Work in Progress
Working title: The Great Leap of Faith: Now is the Time of Woman
A visual and poetic journey toward earth healing that asks:
How does humanity even begin to work towards rescuing itself from insanity?
First we must name the problems in order to find the solutions.
Then we can start by leading our own life and seeking our truths.
We start by not settling.
We start by questioning.
By asking who controls us/theworld?
We start by looking around us and seeing the truth and not denying it.
Is there really evidence of concentration facilities in the US?
We start by knowing what we would like to see on the planet, on the earth and for the children.
We start by living and loving and learning how to lose and say goodbye and face up to our weaknesses and to bolster our strengths.
We learn by looking around us and seeing the oppression and suffering of other people and animals and trying to feel it, even though we ourselves are neither suffering or desperate in any way.
We never can truly feel it, not when we are privileged or healthy.
When we can walk when others can't, we cannot truly ever know how it is, but we can imagine it. We can try to feel it and try to put ourselves in that being's place of suffering.
Doing this teaches us compassion, respect, love and understanding, which, when combined can ultimately make this world a livable place for all who inhabit it.
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You will be alerted when The Great Leap is published.
If you need a reason to order this book, take the time to read what Michael Parenti has to say about art in his book, The Culture Struggle ...
"What is referred to as the 'art world' is not a thing apart from the art market. The latter has long been heavily influenced by a small number of moneyed personages like Huntington Hartford, John Paul Getty, Nelson Rockefeller, Paul Mellon, and Joseph Hirschorn, who have treated artworks not as part of our common treasure but, in true capitalist style, as objects of pecuniary investment and private acquisition. They have financed the museums and major galleries, the art books, art magazines, art critics, university endowments, and various art schools and centers- reaping considerable tax write-offs in the doing. 1 As trustees, publishers, patrons and speculators, these wealthy few and their associates also exercise an influence over the means of artistic production, setting implicit ideological limits to creative expression. While they cannot always predetermine artistic output, they exercise much control over its distribution."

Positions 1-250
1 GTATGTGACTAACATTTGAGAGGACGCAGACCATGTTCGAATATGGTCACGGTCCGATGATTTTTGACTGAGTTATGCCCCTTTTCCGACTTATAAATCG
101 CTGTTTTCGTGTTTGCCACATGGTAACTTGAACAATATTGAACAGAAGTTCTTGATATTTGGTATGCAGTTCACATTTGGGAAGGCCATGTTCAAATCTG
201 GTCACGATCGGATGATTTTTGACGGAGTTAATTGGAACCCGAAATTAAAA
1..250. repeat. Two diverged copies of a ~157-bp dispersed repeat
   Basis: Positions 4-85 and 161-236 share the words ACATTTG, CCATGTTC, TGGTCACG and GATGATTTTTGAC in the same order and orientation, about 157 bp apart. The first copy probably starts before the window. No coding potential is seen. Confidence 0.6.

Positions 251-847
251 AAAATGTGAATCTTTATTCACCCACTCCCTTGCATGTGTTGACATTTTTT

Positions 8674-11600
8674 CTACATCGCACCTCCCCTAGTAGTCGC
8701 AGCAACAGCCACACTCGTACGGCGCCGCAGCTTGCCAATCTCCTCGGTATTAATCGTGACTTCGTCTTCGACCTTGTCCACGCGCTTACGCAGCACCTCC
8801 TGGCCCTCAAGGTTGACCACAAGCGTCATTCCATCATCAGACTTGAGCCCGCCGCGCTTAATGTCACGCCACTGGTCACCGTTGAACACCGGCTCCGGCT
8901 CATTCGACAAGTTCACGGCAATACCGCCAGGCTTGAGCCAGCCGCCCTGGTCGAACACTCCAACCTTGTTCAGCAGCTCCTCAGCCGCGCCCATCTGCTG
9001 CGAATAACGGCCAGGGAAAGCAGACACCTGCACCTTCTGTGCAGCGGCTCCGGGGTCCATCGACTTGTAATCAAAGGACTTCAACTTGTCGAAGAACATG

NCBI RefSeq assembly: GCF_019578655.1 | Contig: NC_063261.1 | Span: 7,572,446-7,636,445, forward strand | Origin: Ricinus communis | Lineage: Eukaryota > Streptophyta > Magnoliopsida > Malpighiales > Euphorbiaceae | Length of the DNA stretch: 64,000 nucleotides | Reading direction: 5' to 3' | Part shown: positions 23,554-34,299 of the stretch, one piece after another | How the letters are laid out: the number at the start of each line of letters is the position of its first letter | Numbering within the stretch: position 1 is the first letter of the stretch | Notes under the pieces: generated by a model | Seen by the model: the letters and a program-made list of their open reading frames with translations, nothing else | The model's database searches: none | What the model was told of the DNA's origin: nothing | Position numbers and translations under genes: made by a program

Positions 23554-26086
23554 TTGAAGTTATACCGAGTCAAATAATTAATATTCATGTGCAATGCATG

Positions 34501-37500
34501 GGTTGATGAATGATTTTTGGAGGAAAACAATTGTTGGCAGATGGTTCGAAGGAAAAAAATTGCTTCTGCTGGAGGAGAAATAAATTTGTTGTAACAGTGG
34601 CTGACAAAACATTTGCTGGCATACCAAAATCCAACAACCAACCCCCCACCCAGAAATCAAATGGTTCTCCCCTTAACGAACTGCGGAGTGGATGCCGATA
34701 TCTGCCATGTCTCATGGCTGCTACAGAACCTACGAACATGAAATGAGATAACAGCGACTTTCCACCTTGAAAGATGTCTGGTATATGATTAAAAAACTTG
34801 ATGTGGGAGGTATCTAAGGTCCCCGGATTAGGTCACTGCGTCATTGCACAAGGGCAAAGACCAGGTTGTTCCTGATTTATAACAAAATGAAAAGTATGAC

Artists who move beyond acceptable boundaries run the risk of not being shown. (Italics mine. I have never been invited or accepted to exhibit my art in any art institute anywhere on the planet, having then resorted to reproducing my art to survive financially, I fall into the category of "commercial artist" and thus my art becomes unviable, bona-fide, fine art material: Catcha22?)
...In most high-toned art circles, political art that contains radical content is treated as an oxymoron and labeled "propaganda." Art and politics do not mix, we are told — which would be news to such great artists as Goya, Daumier, Picasso, and Rivera.
While professing to keep art free of politics ("art for art's sake"), the moneyed gatekeepers impose their own politically motivated definition of what is and is not art. For years, the art they bought, showed, and had reviewed was usually Abstract Expressionist and other forms of "non-objective" art, a genre that is sufficiently ambiguous to stimulate a broad range of aesthetic interpretations, having a sufficiently iconoclastic and experimental appearance while remaining politically safe in content ...
Or lack of content. In more recent times as artists have reverted to a more realistic form, their art is still usually devoid of critical social themes. One need only visit our museums and galleries to find confirmation of this point.